File picture: John MacDougall / AFP.
File picture: John MacDougall / AFP.

VW begins mass recall in Germany

By Heiko Lossie Time of article published Jan 25, 2016

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Wolfsburg - Authorised Volkswagen garages in Germany are facing a logistical nightmare in the coming weeks as the carmaker prepares for its mass recall of diesel cars fitted with emissions-manipulation software.

The first recall letters are expected to reach customers next week, with the actual recalls expected at the end of January.

VW has 2173 partner garages authorised to do the work nationwide. With 2.4 million cars being recalled, this means an average of 1100 vehicles per garage.

Experts say it will take at least 90 minutes to refit an affected car, including the time it takes to do the paperwork.

Other authorised service garages are to deal with cars made by other VW-owned brands in the form of Audi, Seat and Skoda as well as commercial vehicles.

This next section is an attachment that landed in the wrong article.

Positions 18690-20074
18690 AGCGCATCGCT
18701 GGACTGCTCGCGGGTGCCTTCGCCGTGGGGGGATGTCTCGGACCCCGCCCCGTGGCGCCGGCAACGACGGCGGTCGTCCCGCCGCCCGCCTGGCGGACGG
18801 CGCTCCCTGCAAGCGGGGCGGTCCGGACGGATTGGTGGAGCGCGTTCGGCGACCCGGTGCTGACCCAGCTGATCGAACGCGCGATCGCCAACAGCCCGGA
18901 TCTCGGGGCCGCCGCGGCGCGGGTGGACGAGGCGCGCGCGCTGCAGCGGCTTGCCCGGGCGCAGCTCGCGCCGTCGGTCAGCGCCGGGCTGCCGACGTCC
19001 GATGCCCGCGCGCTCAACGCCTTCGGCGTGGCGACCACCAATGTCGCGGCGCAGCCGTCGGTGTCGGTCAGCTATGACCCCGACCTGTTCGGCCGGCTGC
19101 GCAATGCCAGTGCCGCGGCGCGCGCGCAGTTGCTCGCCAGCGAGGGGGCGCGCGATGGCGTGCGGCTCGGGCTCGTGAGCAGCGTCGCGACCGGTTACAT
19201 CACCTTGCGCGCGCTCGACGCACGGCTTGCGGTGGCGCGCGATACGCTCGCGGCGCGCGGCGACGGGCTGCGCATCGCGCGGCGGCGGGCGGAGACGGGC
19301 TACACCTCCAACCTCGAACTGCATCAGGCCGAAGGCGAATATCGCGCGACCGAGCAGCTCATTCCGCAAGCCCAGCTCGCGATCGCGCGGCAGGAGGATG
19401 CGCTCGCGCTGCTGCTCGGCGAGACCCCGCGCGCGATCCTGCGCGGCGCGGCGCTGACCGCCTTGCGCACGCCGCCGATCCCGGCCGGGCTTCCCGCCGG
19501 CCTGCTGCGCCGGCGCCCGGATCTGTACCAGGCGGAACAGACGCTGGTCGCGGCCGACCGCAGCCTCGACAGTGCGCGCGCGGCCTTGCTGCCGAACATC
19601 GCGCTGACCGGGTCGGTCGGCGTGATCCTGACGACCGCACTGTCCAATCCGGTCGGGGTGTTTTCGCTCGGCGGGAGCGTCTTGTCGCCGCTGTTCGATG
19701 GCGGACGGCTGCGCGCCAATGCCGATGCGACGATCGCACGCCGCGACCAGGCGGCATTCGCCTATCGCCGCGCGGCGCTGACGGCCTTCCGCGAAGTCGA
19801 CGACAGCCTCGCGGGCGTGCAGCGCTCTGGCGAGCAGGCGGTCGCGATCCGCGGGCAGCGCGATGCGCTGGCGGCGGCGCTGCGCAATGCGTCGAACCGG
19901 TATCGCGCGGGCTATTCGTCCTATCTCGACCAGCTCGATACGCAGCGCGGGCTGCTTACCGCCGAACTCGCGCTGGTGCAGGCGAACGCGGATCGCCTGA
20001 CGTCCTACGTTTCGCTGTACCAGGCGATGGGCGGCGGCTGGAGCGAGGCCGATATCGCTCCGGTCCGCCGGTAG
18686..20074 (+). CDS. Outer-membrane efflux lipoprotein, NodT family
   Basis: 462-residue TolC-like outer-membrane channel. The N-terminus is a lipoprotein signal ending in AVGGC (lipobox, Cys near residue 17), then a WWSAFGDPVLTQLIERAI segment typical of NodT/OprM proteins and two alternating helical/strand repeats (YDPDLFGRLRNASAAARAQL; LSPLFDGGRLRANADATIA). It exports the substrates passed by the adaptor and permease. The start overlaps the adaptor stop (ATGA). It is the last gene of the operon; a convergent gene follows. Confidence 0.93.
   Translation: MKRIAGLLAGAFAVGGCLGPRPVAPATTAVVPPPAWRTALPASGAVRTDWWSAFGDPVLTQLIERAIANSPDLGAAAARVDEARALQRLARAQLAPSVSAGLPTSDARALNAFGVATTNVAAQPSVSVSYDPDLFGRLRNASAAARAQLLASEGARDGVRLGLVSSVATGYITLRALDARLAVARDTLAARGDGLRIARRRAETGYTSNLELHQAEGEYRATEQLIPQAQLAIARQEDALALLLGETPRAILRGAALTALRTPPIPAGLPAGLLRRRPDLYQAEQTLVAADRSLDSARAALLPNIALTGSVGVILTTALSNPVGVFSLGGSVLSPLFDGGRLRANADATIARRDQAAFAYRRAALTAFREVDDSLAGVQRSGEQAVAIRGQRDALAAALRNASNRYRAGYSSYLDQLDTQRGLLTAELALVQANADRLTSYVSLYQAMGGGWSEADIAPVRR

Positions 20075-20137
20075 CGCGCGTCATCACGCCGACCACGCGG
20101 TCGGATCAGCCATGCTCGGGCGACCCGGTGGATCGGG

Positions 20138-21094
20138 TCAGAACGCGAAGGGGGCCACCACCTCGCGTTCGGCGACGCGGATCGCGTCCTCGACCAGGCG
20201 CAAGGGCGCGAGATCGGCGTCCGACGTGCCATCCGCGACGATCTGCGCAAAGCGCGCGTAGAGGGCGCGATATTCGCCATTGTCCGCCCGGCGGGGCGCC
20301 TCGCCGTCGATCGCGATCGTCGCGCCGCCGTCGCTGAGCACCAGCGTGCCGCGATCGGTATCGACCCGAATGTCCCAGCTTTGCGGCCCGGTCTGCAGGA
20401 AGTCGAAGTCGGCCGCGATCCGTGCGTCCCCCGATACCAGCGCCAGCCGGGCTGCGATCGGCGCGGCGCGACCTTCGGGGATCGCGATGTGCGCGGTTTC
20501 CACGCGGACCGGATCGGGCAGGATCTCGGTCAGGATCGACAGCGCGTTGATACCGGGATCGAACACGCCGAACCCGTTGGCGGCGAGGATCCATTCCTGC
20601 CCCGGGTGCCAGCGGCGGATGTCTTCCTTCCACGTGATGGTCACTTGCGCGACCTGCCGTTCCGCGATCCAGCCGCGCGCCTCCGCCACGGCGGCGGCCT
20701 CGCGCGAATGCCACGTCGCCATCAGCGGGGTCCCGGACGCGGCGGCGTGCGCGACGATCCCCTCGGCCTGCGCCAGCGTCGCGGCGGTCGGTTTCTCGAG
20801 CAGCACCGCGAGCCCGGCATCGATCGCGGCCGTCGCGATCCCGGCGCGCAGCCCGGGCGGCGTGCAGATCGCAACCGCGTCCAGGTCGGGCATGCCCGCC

'Nothing wrong with SA-market VWs'

The first VW customers to receive a recall letter starting on Monday are owners of the Amarok pickup truck. These drivers should expect to take their cars to the garage from end of January.

Following the Amaroks, VW is planning to recall Passats. That will happen in February, at the earliest. It was not immediately clear when its top-selling Golf model would be recalled. VW plans to inform car owners closer to the time, it said.

The diesel emissions scandal involves up to 11 million vehicles worldwide, some 2.4 million of those have been sold in Germany alone.

The cars are to be recalled in several stages during the course of the year.

While some cars only need to have their software updated, other will need to have a tube and a grid fitted.

“We offer all affected customers free and adequate replacement transport,” VW said.

VW said in October it was setting aside 6.7 billion euros (R120bn) to cover the costs of the scandal involving its diesel models. However, costs could spiral even higher due to a civil lawsuit filed against the carmaker by the US government.

The company has lost about one-third of its stock value since admitting in September to installing software in several of its diesel-powered models aimed at cheating on emissions tests around the world.


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